“Virginia missed the opportunity,” said Pedini. “The next opportunity will be the next legislative session in 2022 or a legislative special session.”
Virginia legislators approved a medical cannabis program and have actively chosen to maintain it.
Not just consumers but Virginia as a whole. With regulations comes public safety, Pedini emphasized.
What can Virginians do?
States regulate a pathway for adult consumers to shop at medical cannabis dispensaries. Until Virginia implements this, there will be no legal way for adults to obtain seeds or clones until adult-use retail cannabis locations are opened — potentially, in 2024, Pedini explained.
In the meantime, if Virginians can’t purchase anything legally in Virginia, can they get marijuana plants from outside the state and bring them in?
The four medical cannabis dispensaries now open are the only places that potentially could sell pot seeds and clone plants to Virginians legally. This would not only allow consumers to make a legal purchase, it also allows them to grow the four pot plants without doing anything illegal to plant them in the first place.
On July 1, adults 21 and older will be legally permitted to grow up to four plants per household for personal use.
“The primary objective of legalization is to reduce criminalization and then to regulate safe legal access, so we’re checking one box, but we’re not checking the other this year,” Pedini said.
“Because marijuana remains illegal at the federal level and because Virginia needs time to stand-up the regulatory structure for safe sales, it will not be legal to sell seeds or other marijuana until 2024,” Yarmosky said.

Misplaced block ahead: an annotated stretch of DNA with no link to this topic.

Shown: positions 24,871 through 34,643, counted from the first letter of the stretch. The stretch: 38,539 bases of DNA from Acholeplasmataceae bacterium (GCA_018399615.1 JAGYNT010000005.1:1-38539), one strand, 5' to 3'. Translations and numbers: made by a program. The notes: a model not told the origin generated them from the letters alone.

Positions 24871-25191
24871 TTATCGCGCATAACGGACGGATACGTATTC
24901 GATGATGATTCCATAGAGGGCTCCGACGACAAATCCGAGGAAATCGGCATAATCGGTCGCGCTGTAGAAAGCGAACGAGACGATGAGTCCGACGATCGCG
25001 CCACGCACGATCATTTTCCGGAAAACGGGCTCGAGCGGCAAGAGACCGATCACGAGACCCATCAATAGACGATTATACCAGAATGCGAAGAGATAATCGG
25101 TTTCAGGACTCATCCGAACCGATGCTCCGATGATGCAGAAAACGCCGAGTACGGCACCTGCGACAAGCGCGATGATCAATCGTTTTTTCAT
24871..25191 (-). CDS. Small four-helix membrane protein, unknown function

“The only legal sale of cannabis in Virginia is through the medical (marijuana) program,” Pedini said.
Although people can legally cultivate marijuana plants beginning July 1, it will still be illegal for anyone to buy cannabis seeds or cuttings needed to grow those plants. That’s one of the contradictions bothering Republican Sen. Ryan McDougle, who voted against the legislation.
People will be allowed to share small amounts of seeds with one another, but they can’t sell them.
“The biggest inconsistency is you cannot legally buy marijuana for recreational use in the commonwealth of Virginia,” McDougle said.
The process has resulted in some contradictions that may not get resolved until years after legalization begins.
It will be years before legal retail sales is allowed in Virginia.
“The hard-fought compromise that barely made it out of this chamber and over to the Senate has just been discarded. And why is that? It’s because some activists want marijuana legalized and they want it legalized now, consequences be damned,” he said.
It will not be legal for that “gift exchange” to happen in public.
“What we don’t want in Virginia is for people who think they’re doing the right thing to inadvertently break the law and get in trouble for it,” he said. “It’s incumbent on us as responsible adults now that cannabis is legal in Virginia to follow the rules. I’ve never been much of a rule follower, but a lot of us have been waiting for this for a long time, so we’re not going to mess it up.”
Del. Chris Head (R – Roanoke County) called the bill “a train wreck.”
Christopher Haynie, who co-founded Richmond-based CBD, hemp, and home grow products store Happy Tree Agricultural Supply advised
Virginians thinking of navigating the new regulations to grow the plants at home to proceed with clarity and caution.
How does one grow marijuana without first breaking the law to acquire the seed?